coriander

Coriander

Like other spices, coriander is available year-round in stores, delivering us it’s distinctive aroma, reminiscent of citrus peel and garden tea.

The fruit of the coriander plant contains two seeds, which being dried, are turned into pieces to use as a spice. When the raw seeds are yellow-brown in color with longitudinal stripes. Coriander is sold in whole bean or powder form.

Benefits of coriander

Grains of coriander have an enviable reputation for supporting our health agents. In some parts of Europe, it is considered the traditional "anti-diabetic" plant, and in some parts of India, it is revered for its anti-inflammatory properties. In the U.S., thanks to recent studies, it is respected as a spice having cholesterol-lowering effect.

Coriander is concentrated in phytonutrients.

Many of the above effects of coriander can be attributed to its exclusive fitonutrient content and it contains active phenolic acids.

Coriander is a good source of dietary fiber, iron, magnesium and manganese.

Coriander acts protective against Salmonella.

coriander pile

History and description of coriander

Coriander is also considered as a spice and herb since it’s seeds and leaves are used for adding extra flavor to dishes. Fresh leaves are known as silantro and have a very strong resemblance to the Italian seasoning parsley. But this is not surprising, since both are from the same plant species - Umbelliferae.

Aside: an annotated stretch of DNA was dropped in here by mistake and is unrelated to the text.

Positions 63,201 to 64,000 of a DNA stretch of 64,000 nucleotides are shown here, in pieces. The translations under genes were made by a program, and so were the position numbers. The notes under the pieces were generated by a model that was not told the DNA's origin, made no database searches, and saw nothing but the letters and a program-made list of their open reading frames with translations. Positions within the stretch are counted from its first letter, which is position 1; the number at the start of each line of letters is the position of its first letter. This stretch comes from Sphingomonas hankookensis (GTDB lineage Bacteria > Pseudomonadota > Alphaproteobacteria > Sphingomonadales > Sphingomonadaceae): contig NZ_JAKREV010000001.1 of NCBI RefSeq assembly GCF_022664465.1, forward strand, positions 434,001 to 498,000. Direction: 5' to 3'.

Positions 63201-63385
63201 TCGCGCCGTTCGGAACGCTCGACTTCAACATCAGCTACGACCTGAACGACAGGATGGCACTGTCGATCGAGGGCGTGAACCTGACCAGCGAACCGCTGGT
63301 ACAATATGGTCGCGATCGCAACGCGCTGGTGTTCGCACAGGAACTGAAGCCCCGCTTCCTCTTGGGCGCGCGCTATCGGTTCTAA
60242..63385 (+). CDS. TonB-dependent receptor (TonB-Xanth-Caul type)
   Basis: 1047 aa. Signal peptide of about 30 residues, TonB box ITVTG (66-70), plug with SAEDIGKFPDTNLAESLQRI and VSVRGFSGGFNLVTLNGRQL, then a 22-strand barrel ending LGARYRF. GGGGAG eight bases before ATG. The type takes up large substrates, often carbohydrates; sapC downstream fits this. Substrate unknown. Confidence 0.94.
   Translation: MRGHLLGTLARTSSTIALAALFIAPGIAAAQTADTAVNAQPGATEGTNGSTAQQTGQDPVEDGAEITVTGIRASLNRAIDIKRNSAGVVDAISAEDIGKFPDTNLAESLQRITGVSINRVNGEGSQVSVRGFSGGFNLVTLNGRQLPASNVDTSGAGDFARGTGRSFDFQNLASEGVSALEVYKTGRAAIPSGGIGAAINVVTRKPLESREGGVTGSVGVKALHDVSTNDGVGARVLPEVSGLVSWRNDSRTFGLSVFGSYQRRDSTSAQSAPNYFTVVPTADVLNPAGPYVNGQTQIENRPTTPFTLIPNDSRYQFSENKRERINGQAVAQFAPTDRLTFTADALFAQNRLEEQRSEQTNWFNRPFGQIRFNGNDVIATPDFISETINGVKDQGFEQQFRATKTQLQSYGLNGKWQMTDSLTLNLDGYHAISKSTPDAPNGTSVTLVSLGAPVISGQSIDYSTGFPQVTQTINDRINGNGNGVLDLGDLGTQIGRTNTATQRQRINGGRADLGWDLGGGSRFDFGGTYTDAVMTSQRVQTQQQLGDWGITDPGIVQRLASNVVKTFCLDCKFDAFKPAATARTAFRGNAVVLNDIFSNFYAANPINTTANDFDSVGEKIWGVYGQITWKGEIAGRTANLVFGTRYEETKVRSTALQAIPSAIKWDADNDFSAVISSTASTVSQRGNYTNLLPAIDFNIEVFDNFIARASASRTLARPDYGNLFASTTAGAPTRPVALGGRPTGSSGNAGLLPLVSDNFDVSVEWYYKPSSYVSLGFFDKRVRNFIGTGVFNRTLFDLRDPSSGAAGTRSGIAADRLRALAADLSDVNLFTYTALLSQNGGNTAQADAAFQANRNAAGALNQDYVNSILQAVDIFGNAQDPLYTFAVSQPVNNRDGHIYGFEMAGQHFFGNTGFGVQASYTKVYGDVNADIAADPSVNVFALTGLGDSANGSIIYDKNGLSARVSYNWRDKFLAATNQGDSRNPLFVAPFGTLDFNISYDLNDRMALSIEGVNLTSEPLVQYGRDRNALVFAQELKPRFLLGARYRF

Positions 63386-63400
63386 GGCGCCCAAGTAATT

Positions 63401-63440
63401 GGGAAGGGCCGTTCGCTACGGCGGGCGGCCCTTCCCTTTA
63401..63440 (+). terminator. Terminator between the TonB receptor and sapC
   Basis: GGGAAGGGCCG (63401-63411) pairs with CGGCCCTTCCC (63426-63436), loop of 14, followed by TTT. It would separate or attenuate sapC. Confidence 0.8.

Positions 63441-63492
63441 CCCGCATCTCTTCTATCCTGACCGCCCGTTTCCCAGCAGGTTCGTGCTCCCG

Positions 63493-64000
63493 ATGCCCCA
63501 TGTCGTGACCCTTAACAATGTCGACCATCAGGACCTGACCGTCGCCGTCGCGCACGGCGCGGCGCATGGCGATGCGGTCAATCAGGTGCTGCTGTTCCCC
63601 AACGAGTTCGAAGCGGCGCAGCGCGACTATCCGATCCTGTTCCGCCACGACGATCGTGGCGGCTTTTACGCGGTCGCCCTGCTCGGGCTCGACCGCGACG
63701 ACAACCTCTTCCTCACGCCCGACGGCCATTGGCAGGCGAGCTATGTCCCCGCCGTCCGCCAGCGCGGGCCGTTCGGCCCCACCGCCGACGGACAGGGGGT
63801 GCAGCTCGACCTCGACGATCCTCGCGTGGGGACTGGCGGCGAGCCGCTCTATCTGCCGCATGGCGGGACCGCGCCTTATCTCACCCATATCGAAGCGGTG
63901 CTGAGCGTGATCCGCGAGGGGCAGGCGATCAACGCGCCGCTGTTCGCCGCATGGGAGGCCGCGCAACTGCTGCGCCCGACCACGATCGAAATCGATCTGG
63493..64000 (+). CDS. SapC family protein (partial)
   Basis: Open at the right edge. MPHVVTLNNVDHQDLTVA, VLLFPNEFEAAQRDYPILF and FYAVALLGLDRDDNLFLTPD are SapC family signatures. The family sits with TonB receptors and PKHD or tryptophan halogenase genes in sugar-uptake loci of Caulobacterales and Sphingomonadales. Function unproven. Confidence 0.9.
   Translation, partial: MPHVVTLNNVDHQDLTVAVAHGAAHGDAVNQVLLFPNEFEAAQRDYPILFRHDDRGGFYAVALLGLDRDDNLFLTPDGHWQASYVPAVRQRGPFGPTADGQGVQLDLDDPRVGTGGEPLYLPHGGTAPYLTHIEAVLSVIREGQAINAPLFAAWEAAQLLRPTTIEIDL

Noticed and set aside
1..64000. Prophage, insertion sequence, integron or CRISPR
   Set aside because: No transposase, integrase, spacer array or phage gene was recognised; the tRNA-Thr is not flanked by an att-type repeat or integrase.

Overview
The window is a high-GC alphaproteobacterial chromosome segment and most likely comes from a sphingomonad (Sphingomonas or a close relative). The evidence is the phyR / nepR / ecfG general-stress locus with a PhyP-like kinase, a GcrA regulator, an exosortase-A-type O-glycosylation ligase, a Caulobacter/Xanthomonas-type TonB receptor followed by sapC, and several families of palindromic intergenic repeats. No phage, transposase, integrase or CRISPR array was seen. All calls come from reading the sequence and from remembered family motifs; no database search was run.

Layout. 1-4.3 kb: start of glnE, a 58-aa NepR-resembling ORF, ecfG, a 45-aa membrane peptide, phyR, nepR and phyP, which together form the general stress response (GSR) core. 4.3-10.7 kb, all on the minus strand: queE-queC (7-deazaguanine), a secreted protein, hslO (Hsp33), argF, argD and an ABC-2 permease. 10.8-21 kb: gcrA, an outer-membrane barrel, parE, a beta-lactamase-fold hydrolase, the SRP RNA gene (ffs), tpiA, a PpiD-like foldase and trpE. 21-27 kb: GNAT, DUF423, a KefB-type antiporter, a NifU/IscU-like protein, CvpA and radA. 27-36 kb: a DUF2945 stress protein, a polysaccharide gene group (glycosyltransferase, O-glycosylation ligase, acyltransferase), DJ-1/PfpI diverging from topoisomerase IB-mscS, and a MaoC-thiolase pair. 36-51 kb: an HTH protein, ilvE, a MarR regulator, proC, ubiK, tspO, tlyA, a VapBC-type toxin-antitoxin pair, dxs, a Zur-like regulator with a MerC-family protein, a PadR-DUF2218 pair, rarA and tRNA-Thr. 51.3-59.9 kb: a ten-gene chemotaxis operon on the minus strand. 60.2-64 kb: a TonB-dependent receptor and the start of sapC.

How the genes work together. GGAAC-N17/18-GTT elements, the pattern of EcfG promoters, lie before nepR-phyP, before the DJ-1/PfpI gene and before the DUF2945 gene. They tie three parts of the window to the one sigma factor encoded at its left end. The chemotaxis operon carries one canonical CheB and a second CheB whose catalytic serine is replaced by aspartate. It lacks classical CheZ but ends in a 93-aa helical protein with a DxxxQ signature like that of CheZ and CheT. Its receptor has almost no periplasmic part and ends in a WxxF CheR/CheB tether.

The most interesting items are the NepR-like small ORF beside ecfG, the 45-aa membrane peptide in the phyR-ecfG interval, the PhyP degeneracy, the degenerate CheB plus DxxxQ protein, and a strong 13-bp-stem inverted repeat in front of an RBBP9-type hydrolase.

The name coriander comes from the Greek word koris, which literally means bug. Perhaps it deserves this name because of the smelly scent that it emmits when it is ripe. Its Latin name is Coriandrum sativum.

Coriander is a spice used since 5000 BC., making it one of the oldest used spices in the world. The home of coriander are considered to be regions in the Central and Eastern Mediterranean, and in Asian countries, it has been known for thousands of years.

Today, countries producing coriander in commercial quantities are the Russian Federation, India, Morocco, and the Netherlands. The leaves of this plant called silantro are a leading spice in the culinary traditions of Latin America, India and China.

Selection and storage of coriander

• Fresh coriander leaves (cilantro) should look fresh and are dark green in color, with no trace of yellow or brown spots.

• When you have the opportunity buy whole beans, DO SO, as powder loses its scent faster.

• Beans and coriander powder should be stored in a glass jar, in a cool, dark, dry place.

• Cilantro can be frozen and then be used for soups.

Using Coriander

• In a saucepan over low heat, mix vanilla soy milk, honey, coriander and cinnamon and you get a great hot drink.

• You can make a healthy spinach sauté and add to it fresh garlic and coriander.

• Add the coriander to soups and baked goods.

• Use when making coriander broth, it will go well with fish.

• Addition of cilantro to pancakes or waffles will give them a true Eastern flavor.

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